assembly of packets

Craig Jackson cjackson at
Tue Jun 4 09:54:25 EDT 2013

> -----Original Message-----
> From: Varun Sharma [mailto:vsdssd at]
> Sent: Tuesday, June 04, 2013 2:45 AM
> To: Craig Jackson; kernelnewbies at;
> Valdis.Kletnieks at
> Subject: Re: assembly of packets
> On receving side upto tcp layer skb->len=1480 now where is packet
> assembled on tcp layer ?
> or it is directly copies into user space buffer.
> I am sending len = 10000 in send system call.
>> On Mon, Jun 3, 2013 at 9:45 PM, Craig Jackson <cjackson at>
>> wrote:
>> In my experience, the second paragraph isn't quite true. What you see
>> with TSO is the pre-segmentation "packet", up to 65k. (By this I mean
>> the set of data which is given to the offload hardware to segment.) So
>> you need to make sure that your "-s" value is big enough to see
>> everything.
>> (Speaking as someone who was bitten by bugs in the early versions of
>> TSO.)
>> Craig
>>> -----Original Message-----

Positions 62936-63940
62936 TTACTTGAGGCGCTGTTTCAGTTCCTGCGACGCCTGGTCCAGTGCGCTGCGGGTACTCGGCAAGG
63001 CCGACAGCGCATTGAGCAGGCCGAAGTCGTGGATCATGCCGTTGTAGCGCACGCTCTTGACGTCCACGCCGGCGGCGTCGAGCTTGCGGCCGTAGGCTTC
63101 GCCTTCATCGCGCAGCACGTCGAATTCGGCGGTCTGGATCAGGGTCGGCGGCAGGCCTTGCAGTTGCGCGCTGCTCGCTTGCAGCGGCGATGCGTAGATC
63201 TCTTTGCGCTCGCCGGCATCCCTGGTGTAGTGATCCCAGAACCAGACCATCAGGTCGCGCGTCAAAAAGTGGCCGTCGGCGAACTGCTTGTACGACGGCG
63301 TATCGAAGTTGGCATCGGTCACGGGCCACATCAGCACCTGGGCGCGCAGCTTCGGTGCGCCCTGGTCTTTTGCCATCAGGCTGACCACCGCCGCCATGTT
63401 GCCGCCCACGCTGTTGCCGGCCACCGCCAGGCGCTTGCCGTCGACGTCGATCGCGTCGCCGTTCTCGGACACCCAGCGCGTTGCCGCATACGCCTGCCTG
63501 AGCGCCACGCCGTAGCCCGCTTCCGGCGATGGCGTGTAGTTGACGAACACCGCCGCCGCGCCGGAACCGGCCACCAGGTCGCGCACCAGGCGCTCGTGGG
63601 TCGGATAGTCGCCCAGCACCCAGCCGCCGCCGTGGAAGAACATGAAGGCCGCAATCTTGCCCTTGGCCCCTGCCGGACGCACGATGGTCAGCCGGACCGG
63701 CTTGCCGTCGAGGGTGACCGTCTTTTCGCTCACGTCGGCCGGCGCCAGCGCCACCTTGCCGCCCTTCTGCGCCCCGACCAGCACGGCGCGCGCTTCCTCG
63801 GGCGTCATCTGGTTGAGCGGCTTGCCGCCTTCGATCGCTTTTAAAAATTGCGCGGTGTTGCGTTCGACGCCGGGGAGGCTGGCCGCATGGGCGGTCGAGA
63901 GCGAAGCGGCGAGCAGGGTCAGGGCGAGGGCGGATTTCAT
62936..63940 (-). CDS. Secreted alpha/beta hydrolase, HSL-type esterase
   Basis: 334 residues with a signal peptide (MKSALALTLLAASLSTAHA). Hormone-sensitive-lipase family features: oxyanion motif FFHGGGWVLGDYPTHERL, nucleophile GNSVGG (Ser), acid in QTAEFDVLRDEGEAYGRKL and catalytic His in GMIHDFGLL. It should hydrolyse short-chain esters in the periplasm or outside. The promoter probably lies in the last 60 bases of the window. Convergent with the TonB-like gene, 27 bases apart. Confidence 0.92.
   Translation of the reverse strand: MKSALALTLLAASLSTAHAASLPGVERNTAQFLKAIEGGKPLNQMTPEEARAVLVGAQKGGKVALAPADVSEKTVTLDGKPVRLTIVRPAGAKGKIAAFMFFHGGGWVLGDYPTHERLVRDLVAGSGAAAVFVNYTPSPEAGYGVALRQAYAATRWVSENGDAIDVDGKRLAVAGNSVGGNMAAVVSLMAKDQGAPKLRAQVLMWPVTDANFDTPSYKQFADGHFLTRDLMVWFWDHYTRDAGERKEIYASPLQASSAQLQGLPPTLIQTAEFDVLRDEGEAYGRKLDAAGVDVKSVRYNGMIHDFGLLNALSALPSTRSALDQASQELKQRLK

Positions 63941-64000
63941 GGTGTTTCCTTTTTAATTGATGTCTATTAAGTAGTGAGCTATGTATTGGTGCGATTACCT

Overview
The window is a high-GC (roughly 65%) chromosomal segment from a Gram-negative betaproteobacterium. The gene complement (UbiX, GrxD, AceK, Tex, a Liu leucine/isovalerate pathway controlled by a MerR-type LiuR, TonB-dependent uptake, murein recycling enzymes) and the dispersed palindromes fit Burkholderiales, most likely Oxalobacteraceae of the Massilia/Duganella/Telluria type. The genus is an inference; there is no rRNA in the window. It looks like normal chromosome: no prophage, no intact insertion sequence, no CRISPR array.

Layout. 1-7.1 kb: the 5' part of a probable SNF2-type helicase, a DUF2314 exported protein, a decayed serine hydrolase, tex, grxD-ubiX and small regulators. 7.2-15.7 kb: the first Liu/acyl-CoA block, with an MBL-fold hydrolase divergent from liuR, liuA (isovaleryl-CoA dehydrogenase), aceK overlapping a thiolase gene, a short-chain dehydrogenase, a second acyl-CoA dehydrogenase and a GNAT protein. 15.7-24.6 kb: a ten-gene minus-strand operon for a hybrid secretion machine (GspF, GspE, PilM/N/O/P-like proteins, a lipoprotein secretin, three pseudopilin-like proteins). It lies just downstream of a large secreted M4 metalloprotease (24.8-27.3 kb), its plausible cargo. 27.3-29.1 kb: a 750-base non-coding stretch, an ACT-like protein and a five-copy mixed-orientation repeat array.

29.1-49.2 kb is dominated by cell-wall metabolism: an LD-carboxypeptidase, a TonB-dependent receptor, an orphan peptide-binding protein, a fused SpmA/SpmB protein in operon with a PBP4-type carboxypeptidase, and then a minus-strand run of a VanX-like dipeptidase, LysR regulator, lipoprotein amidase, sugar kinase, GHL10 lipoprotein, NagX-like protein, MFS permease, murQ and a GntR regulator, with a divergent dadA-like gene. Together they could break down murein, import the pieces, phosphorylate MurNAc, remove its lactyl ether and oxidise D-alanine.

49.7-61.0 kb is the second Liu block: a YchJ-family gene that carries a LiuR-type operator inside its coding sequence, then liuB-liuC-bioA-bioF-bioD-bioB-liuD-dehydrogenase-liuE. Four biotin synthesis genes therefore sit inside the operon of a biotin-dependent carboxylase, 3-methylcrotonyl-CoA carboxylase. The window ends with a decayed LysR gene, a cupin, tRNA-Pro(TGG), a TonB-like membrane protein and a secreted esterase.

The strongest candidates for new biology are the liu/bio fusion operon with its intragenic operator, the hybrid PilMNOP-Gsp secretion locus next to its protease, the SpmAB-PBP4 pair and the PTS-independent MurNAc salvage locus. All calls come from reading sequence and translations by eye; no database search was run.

>>> From: at
>>> [ at]
>>> On Behalf Of Valdis.Kletnieks at
>>> Sent: Monday, June 03, 2013 12:03 PM
>>> To: Varun Sharma
>>> Cc: kernelnewbies at
>>> Subject: Re: assembly of packets
>>> On Mon, 03 Jun 2013 14:48:41 +0530, Varun Sharma said:
>>> > If TSO(tcp segmentation offload ) is enabled then nic card handle
>>> > segmentation then where is assembly of packets happens ? Is it
>>> > tcp_rcv_established function ?
>>> The whole *point* of TSO is so the NIC does all the segmentation
>>> reassembly and DMA, and wake the kernel up when all the data is already
>>> stashed in buffers fully processed.
>>> Incidentally, this is why if you run tcpdump on an interface that has
>>> TSO enabled, you'll only see the first 3 handshaking packets and the
>>> final FIN packets - the other packets wake up the TCP stack at a point
>>> after where tcpdump's tap would have seen the packet.

Sorry for top-posting before. It's incredibly hard to get Outlook 2007 to do things right.

Varun, I now see we may not have answered the question you have. TSO (TCP Segementation Offload)
is associated with sending packets, not receiving them. They are re-assembled at the receiving
end in the standard manner.

Are you actually thinking of GRO (Generic Receive Offload)?


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